Career Experts: Job Sites Alone Won't Likely Land You Job

  @ibtimes on October 31 2011 12:29 PM

Maybe you were laid off and are looking for a new job. Maybe you are looking to begin your career. Or maybe, you may just be looking for a change in your professional life.

When beginning a job search, many people first look for jobs online through a job board, such as Monster or CareerBuilder. However, despite the large number of postings, career counselors say that applying for jobs alone through sites like Monster and CareerBuilder won't get the jobseeker very far. Networking is crucial.

For college seniors beginning to search for their first job, websites such as Monster or CareerBuilder usually serve as a starting point, but further steps need to be taken, said Lisa Kastor, a college adviser to The College of Wooster, located in Ohio.

If a student does show interest in a job posted on a job board, I counsel [the student] to try to make a contact within that company, Kastor told the International Business Times.

Bob Frederick, the director of Advising and Career Services at the University of Northern Iowa, agreed with Kastor. He told IBTimes that during his time as director, he knows of almost no one, especially recent college graduates, who received their first job solely using job posting websites.

Frederick has observed that jobseekers spend too much time on job posting sites and too little time working contacts within the industry. For example, Frederick says that if a jobseeker spends 40 hours a week job hunting, some 30 hours are spend on career sites and only 10 hours spent on networking.

Since jobs usually come from networking, the amount of time spent on sites versus networking should be vice versa, he noted.

People don't like to do it (networking) because it takes more time, but the yield is greater, Frederick said.

Job posting websites see earnings up

The fortunes of two of the largest job posting websites operated in the United States -- Monster and CareerBuilder -- reflect the interest in surfing job sites. Monster reported Thursday that they turned a profit of 31.9 million in the third quarter, up from a $5 million loss last year.

The largest owner of CareerBuilder, Gannett, said last week that while their earnings declined 1.7 percent in the third quarter from 2010, digital revenue was up 10.3 percent. The company attributed most of the success to CareerBuilder.

Naturally, when the job economy is tough, more people visit and engage with job searching websites. For example, Monster said 874,000 resumes are added to the site each month.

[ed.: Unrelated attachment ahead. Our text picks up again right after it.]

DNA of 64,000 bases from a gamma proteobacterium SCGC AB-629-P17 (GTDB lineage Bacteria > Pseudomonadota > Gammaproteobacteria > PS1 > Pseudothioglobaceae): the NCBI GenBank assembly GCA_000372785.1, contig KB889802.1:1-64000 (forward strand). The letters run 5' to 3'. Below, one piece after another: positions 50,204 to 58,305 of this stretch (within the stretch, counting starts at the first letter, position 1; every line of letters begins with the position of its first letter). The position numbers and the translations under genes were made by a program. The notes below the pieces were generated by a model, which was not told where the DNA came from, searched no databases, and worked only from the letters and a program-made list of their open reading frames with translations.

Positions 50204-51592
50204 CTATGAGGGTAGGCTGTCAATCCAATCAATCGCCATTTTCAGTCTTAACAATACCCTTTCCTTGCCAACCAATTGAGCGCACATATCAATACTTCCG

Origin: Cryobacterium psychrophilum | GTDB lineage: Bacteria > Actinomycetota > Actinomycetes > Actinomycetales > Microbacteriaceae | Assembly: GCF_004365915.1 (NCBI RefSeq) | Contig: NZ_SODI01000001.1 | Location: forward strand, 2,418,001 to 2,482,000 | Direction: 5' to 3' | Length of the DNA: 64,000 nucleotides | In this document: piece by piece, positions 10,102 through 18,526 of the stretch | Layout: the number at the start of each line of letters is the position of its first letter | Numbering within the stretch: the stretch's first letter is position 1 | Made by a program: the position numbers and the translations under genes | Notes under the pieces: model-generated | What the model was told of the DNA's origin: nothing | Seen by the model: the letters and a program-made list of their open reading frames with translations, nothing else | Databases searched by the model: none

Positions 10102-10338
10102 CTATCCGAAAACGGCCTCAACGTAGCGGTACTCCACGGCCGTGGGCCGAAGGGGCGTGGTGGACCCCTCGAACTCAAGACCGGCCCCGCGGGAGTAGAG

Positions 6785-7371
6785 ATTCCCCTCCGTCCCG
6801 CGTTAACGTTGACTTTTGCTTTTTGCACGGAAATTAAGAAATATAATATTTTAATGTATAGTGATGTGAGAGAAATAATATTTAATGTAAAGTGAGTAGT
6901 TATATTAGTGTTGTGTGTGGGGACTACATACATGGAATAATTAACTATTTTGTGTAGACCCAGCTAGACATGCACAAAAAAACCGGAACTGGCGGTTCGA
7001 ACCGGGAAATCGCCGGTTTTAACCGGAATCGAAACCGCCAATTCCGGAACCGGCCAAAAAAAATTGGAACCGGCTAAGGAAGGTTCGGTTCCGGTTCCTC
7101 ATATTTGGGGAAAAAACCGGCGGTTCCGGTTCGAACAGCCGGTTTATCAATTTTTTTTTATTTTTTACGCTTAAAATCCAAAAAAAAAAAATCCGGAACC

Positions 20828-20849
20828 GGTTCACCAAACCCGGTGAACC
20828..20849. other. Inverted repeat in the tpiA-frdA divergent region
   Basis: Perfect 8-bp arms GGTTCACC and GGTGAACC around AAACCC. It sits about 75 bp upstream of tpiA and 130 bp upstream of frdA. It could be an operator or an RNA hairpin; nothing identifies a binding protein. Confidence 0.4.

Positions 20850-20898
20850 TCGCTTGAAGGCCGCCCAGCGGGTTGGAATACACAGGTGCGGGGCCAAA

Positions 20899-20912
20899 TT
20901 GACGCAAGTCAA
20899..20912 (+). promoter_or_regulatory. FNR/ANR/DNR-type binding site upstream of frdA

Employers continue to use sites in hard times

Employers continue to use that site too. At Monster, consolidated bookings have increased 20 percent year-over-year. Frederick said that even though hiring is slow in the United States, medium and large companies will still post jobs at a steady rate in order to have a wide range of talent at the firm.

In fact, much of a job board's revenue comes from employers. On Monster.com, an employer typically has the option of posting a job for either 30 days or 60 days. Depending on a variety of factors-including duration, job location and the amount of jobs posted by the company-a job posting costs between $210 and $395 a day.

Market moving toward niche recruiting, networking

IBTimes attempted to contact multiple employers to gauge their opinions on the job boards. The University of Houston told IBTimes that it had a contract with the Houston Chronicle newspaper, but Monster bought the rights to their job postings. For higher-level positions, the university uses job boards that cater to the education industry.

According to our Human Resource department officials, Monster is an effective resource for recruiting in bulk for general positions, spokesman Richard Bonnin wrote in an email.  However, we have found that it is not the best resource when we are trying to recruit for a specialized skillset or higher-level positions.

Overtime, Frederick said sites such as Indeed and Simply Hired, which direct people to more targeted sites posting jobs, will likely overwhelm Monster and CareerBuilder's business. He also said networking sites such LinkedIn will also overwhelm the business of standard online job boards.

Both Monster and CareerBuilder seem to realize this, as they are trying to get into the networking market. Monster has teamed up with BeKnown, a company which will allow people to use Facebook to search through jobs through shared connections in profiles. Meanwhile, CareerBuilder has teamed up with BranchOut, a rival company to BeKnown.

Clearly, the way people search for jobs is changing.

The job board as we know it...I think will eventually go away, Frederick said.

Write to Samuel Weigley at s.weigley@ibtimes.com.

 

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